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Hondurans give $18,000 to Hispanic church hit by Katrina

METAIRIE, La. (BP)–Seven years ago, members of Good Shepherd Hispanic Baptist Church in Metairie, La., had compassion on fellow believers in Honduras hit hard by Hurricane Mitch. And now the favor is being returned many times over as Good Shepherd recovers from Hurricane Katrina.

The folks at Good Shepherd sent 12 containers of food and clothing to an evangelical church and a Baptist church in Honduras in 1998 to help meet some of the needs left by the destructive storm.

“Now that Katrina has hit New Orleans, we never expected they would appreciate what we did for them seven years ago and they would decide to come here,” Gonzalo Rodriguez, pastor of Good Shepherd, told Baptist Press.

Juan Ramon Rivera, the pastor of the Baptist church in Honduras that Good Shepherd helped, brought a love offering of $1,000 from his church when he visited Good Shepherd in mid-October.

“He brought $1,000 from people who work in the marketplace and who are very poor,” Rodriguez said.

Daniel Romero, the pastor of the evangelical church that Good Shepherd aided after Hurricane Mitch, delivered a check for $17,000 from his people.

“What makes a difference is that Honduras is what we consider a country of the third world,” Rodriguez noted. “They are very poor people and we never expected they would come here to help us.”

In addition to the love offering, Rodriguez said Romero gave $4,000 to purchase a new floor for the church and its missionary house because both were heavily damaged by the flooding in New Orleans. Carpet was ruined and pews were tossed around, he said. One of the two air conditioner units stopped working and is in need of repair too.

Romero brought five men along with him, Rodriguez said, to help in cleanup efforts, and one of the men happens to own a restaurant in Honduras. So he bought and cooked a chicken meal for everyone at a celebration service Good Shepherd had Oct. 16, attended by more than 450 people.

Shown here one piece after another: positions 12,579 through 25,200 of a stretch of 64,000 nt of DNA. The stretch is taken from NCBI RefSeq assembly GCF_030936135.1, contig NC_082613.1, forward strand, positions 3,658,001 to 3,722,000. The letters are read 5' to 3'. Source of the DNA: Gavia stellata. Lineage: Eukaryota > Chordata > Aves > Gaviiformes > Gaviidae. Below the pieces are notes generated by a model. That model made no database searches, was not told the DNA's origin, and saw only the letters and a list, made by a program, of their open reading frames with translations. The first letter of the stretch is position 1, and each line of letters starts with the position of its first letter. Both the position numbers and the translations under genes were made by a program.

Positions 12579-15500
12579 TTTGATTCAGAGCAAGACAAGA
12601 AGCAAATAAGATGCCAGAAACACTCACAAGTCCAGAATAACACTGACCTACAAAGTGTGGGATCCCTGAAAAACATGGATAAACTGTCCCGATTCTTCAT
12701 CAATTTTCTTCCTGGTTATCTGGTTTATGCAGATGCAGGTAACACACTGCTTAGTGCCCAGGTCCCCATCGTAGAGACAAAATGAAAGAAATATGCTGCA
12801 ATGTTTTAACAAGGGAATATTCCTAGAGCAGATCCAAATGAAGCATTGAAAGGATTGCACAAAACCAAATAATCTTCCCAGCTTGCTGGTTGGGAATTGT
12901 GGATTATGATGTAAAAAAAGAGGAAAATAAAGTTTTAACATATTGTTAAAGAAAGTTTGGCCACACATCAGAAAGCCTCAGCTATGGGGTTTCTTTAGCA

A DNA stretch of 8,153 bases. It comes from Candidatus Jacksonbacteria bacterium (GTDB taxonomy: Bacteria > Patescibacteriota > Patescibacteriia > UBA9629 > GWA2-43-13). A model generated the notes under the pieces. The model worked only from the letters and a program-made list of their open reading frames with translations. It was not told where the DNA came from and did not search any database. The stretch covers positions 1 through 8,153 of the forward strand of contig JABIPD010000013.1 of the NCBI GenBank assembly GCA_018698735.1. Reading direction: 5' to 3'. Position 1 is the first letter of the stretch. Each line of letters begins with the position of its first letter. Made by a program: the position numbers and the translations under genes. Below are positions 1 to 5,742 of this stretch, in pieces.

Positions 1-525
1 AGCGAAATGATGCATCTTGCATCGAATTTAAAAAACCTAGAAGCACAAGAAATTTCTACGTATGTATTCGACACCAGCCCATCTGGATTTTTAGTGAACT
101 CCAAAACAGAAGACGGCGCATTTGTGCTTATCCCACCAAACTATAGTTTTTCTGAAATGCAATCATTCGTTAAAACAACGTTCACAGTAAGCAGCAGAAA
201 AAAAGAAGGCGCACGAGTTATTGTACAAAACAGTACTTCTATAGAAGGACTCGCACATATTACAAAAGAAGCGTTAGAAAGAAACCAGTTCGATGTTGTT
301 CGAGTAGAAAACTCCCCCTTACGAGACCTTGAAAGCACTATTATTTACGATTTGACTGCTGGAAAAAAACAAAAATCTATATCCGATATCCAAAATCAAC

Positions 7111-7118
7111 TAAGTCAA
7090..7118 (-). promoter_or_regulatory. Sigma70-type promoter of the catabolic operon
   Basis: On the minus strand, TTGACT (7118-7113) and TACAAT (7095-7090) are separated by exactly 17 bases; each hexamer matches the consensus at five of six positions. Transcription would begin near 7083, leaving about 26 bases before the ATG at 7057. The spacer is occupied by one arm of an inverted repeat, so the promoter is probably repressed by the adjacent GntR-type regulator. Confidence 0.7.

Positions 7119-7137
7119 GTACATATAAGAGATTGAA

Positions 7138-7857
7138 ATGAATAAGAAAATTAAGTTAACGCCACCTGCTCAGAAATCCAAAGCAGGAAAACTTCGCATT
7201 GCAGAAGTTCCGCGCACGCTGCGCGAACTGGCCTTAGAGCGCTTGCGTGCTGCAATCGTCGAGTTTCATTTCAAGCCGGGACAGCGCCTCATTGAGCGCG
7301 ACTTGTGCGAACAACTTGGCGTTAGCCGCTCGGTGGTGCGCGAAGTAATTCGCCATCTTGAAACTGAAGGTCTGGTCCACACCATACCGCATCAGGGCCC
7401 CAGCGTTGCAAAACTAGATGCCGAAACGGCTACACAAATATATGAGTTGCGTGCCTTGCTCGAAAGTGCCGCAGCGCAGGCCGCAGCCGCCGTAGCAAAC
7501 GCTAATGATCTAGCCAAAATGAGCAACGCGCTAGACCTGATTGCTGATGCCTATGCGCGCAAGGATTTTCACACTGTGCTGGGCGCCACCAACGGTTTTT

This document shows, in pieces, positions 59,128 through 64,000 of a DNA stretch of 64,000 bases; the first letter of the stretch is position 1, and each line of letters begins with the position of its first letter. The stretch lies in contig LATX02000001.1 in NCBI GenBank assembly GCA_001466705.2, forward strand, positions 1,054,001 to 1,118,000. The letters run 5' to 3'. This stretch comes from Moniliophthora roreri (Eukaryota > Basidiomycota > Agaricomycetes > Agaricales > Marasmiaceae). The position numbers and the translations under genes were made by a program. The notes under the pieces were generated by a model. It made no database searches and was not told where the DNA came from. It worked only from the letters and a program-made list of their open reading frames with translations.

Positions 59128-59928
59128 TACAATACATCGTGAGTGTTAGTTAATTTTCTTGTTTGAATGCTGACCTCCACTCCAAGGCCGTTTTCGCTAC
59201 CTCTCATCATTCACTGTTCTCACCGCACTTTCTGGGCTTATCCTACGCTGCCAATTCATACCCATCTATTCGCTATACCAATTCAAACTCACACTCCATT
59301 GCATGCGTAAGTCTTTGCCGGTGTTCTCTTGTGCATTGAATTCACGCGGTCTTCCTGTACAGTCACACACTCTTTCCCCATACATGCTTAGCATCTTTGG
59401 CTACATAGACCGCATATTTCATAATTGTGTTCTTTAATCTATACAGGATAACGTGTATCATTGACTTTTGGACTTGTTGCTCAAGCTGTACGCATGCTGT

“It was exciting. The church was packed and we had more than 25 professions of faith,” Rodriguez said.

Before Katrina hit, Good Shepherd had two Sunday morning services with a combined attendance of around 400. But a large portion of the congregation scattered because of the storm and not all have returned. Rodriguez said guests throughout the community and volunteers from other states that had come to help with recovery accounted for some of the large crowd during the celebration service.

Even after the $18,000 in sacrificial giving from Christians in Honduras, Rodriguez cited financial problems as the main challenge Good Shepherd still faces, much like many other churches along the Gulf. The congregation discovered that their flood insurance covered the church building but not the missionary house, which must be repaired.

And during this opportune time, Rodriguez hopes his church can reach out to other Hispanics in the community and offer them the hope of a personal relationship with God through Jesus.

“Pray for a lot of people that we need to reach,” the pastor said. “We need to organize an evangelistic team because there are a lot of needs among all the people without a place to stay, and we need the wisdom to see how we can help those people.”

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  • Erin Curry